About 44 million waste tires are generated in California each year. CalRecycle’s tire program has resulted in the diversion of about 36 million of those tires from landfills each year. The program is funded by a $1.75 tire recycling fee on each new tire sold in California. CalRecycle receives $1 of each $1.75 fee; the remainder is used for tire-related air emission programs. For more information, see CalRecycle’s Tire Recycling, Cleanup, and Enforcement Grants webpage.Posted on In the Loop by CalRecycle Staff on Nov 3, 2016
SACRAMENTO–Roadways damaged by wildfire suppression and recovery efforts in two California counties are being repaired with paving material made from recycled tires.
In both Lake County and Calaveras County, roads were damaged by heavy trucks and other equipment as the fires were fought and during the cleanup process afterward. Potholes were filled as part of the debris cleanup process. However, in some areas, roads remained in poor condition. CalRecycle offered to provide further roadway repair through its Rubberized Asphalt Concrete (RAC) grant program.
RAC is made by mixing ground-up used tires with asphalt and other materials. It is then applied, generally as a two-inch “overlay,” to existing roadways that have been graded and prepared for the application. It has proven to be a durable, safe, and quiet surface and has been used successfully on roads throughout California.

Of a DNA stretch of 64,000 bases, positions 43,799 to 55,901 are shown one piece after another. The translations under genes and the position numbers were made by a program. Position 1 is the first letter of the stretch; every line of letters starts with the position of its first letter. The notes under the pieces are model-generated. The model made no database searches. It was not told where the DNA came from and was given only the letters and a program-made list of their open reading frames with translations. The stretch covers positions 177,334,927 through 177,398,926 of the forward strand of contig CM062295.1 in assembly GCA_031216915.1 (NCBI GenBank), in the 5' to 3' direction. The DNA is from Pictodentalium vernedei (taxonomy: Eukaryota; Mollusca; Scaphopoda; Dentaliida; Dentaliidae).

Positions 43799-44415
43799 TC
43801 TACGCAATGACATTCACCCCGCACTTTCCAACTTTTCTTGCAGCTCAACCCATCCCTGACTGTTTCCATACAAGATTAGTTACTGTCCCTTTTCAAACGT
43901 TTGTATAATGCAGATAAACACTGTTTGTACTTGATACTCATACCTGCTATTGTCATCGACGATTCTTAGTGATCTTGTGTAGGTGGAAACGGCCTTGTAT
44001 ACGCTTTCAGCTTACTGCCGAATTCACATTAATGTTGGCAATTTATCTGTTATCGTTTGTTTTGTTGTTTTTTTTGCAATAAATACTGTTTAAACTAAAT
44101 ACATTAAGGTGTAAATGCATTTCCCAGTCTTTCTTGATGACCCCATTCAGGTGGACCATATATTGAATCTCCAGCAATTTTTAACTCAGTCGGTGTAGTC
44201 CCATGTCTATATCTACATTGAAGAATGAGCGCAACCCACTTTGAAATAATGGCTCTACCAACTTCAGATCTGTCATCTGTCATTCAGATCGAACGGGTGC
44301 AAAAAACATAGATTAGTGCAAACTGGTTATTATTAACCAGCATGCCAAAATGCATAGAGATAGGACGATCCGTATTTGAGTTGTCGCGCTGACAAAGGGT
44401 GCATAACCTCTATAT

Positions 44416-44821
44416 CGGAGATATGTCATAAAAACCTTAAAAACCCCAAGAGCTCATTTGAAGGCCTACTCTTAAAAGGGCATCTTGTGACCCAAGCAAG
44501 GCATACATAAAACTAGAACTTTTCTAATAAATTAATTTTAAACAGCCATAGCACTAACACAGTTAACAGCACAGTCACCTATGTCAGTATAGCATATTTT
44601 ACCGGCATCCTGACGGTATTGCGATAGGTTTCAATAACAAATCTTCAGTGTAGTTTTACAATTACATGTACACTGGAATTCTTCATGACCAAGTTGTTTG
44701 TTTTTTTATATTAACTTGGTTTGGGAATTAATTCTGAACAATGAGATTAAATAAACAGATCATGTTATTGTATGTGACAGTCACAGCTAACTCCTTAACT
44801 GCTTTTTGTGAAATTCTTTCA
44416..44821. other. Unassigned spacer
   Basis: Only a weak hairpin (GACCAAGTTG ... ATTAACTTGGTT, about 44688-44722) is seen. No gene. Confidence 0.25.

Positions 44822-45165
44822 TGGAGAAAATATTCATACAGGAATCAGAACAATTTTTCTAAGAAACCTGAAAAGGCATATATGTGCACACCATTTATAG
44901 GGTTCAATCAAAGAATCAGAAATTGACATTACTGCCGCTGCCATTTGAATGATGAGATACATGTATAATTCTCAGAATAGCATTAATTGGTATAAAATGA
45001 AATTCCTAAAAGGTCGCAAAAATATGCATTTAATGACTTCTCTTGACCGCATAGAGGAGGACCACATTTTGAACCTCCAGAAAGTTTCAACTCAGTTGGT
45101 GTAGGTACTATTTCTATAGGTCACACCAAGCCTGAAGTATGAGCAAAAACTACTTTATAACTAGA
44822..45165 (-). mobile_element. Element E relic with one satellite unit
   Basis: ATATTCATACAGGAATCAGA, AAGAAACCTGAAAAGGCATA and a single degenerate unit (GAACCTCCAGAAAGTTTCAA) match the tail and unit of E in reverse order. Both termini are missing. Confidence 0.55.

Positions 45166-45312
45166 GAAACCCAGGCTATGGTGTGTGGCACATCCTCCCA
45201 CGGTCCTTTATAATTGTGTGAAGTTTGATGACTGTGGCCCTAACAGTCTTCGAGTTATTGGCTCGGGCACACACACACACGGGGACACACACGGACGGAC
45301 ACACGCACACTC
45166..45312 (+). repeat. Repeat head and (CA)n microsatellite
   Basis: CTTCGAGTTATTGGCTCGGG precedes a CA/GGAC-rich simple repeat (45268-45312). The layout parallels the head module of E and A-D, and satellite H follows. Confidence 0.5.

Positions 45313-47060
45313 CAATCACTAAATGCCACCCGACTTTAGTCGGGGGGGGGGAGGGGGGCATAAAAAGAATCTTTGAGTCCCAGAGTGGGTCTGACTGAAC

“There are so many infrastructure repairs that have to be organized and executed after a devastating wildfire,” said CalRecycle Director Scott Smithline. “Rubberized asphalt concrete keeps waste tires out of landfills and is an excellent road surfacing material for projects like these.”
In Lake County, 170,063 acres burned in the Valley, Jerusalem, and Rocky Fires last year. This month, nearly 1.8 miles of Gifford Springs Road will be prepared—which includes cleaning, grading, asphalt removal, road base placement, and compaction—and then a RAC overlay will be placed. The project is expected to take about two weeks to complete.
Roadways suffered similar damage in the 70,868-acre Butte Fire in Calaveras County. In August, a smaller RAC repair project was completed that involved about six-tenths of a mile of private roads there.
Each project cost $500,000 and was paid for from CalRecycle’s Tire Recycling Management Fund. More road surface will be repaired in the Lake County project because county workers there will complete all of the road preparation activities, with county funds, before the RAC is applied. Since the Calaveras County project involved private roads, rather than county roads, the $500,000 included both road preparation and the RAC overlay, all of which were conducted by CalRecycle’s contractor.